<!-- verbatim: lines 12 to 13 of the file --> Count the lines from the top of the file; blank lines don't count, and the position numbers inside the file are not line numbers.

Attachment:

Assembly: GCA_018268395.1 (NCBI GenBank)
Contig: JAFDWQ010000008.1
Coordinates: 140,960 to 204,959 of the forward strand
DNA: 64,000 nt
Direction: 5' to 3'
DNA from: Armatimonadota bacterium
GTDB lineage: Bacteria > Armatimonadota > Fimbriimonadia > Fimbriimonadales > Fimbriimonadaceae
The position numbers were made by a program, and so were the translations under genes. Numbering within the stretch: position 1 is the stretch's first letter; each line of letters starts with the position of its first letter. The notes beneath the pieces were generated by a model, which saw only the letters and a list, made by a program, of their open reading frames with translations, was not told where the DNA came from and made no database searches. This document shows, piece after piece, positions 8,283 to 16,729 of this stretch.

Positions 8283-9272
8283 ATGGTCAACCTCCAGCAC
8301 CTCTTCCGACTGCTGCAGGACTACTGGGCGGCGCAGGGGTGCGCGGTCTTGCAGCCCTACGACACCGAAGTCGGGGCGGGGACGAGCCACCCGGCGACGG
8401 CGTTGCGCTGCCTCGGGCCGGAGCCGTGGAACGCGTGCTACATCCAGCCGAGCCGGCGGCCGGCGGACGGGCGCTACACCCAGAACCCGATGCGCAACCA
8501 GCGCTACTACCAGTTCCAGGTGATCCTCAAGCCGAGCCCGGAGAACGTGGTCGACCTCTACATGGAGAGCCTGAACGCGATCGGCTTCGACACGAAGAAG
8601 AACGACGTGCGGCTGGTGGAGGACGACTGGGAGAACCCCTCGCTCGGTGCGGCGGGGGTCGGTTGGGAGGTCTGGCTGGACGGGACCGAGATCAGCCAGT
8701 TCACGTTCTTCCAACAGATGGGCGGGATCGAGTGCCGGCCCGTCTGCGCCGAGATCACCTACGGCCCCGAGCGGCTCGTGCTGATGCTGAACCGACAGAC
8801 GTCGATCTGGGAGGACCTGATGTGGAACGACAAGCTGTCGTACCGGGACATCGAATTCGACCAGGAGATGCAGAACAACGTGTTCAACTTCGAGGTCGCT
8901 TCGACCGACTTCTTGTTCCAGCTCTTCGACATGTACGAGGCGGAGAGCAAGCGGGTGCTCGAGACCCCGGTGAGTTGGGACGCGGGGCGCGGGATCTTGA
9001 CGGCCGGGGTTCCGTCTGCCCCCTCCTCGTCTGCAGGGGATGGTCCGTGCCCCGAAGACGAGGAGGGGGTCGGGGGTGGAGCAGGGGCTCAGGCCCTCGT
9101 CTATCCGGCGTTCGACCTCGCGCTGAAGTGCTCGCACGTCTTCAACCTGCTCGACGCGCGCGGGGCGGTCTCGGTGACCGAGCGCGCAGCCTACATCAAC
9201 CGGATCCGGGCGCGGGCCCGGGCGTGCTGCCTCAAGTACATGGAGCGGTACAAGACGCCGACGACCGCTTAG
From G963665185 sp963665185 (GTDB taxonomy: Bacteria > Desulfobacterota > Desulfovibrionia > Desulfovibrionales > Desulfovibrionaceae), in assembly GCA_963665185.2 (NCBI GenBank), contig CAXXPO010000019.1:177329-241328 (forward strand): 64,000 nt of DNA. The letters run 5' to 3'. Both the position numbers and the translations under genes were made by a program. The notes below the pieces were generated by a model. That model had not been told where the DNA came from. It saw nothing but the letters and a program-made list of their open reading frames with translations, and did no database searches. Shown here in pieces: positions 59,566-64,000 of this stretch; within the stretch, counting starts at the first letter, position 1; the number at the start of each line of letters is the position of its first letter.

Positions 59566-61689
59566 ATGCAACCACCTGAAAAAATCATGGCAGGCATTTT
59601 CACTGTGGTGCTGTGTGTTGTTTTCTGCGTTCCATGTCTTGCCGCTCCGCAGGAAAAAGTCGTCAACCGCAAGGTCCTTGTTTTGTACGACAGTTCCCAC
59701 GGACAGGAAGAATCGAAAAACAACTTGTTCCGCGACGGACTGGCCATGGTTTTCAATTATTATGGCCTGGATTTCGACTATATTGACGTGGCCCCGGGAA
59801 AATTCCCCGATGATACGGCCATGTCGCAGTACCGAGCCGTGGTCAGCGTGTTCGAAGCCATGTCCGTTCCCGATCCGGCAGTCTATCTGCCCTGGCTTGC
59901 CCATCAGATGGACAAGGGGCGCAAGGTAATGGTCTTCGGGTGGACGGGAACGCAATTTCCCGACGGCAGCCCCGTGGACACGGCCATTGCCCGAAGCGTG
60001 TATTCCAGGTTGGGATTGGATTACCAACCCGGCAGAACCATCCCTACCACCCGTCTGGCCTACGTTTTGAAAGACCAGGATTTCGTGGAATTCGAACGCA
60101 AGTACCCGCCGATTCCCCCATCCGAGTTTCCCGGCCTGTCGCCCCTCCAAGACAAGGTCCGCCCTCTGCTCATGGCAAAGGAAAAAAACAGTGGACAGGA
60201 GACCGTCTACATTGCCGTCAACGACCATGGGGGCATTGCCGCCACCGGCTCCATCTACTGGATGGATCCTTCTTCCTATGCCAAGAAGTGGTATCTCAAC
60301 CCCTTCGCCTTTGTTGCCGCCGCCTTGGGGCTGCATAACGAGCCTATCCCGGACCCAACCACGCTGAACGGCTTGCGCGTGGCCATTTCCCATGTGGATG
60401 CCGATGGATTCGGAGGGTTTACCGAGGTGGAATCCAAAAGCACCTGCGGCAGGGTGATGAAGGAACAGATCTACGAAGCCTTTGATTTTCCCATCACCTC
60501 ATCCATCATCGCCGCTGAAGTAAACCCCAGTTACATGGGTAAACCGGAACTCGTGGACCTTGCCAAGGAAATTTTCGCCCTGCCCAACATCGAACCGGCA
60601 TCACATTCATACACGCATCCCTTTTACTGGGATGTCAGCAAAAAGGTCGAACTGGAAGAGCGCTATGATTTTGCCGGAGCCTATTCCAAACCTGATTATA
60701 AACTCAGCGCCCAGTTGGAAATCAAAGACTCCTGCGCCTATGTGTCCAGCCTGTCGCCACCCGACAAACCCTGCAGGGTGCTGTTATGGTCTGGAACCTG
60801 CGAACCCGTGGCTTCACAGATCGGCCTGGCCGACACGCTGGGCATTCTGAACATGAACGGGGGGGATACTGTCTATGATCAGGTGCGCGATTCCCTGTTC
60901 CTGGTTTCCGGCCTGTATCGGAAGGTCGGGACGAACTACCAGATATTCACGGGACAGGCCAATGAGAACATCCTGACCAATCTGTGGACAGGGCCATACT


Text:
8401 CGTTGCGCTGCCTCGGGCCGGAGCCGTGGAACGCGTGCTACATCCAGCCGAGCCGGCGGCCGGCGGACGGGCGCTACACCCAGAACCCGATGCGCAACCA
8501 GCGCTACTACCAGTTCCAGGTGATCCTCAAGCCGAGCCCGGAGAACGTGGTCGACCTCTACATGGAGAGCCTGAACGCGATCGGCTTCGACACGAAGAAG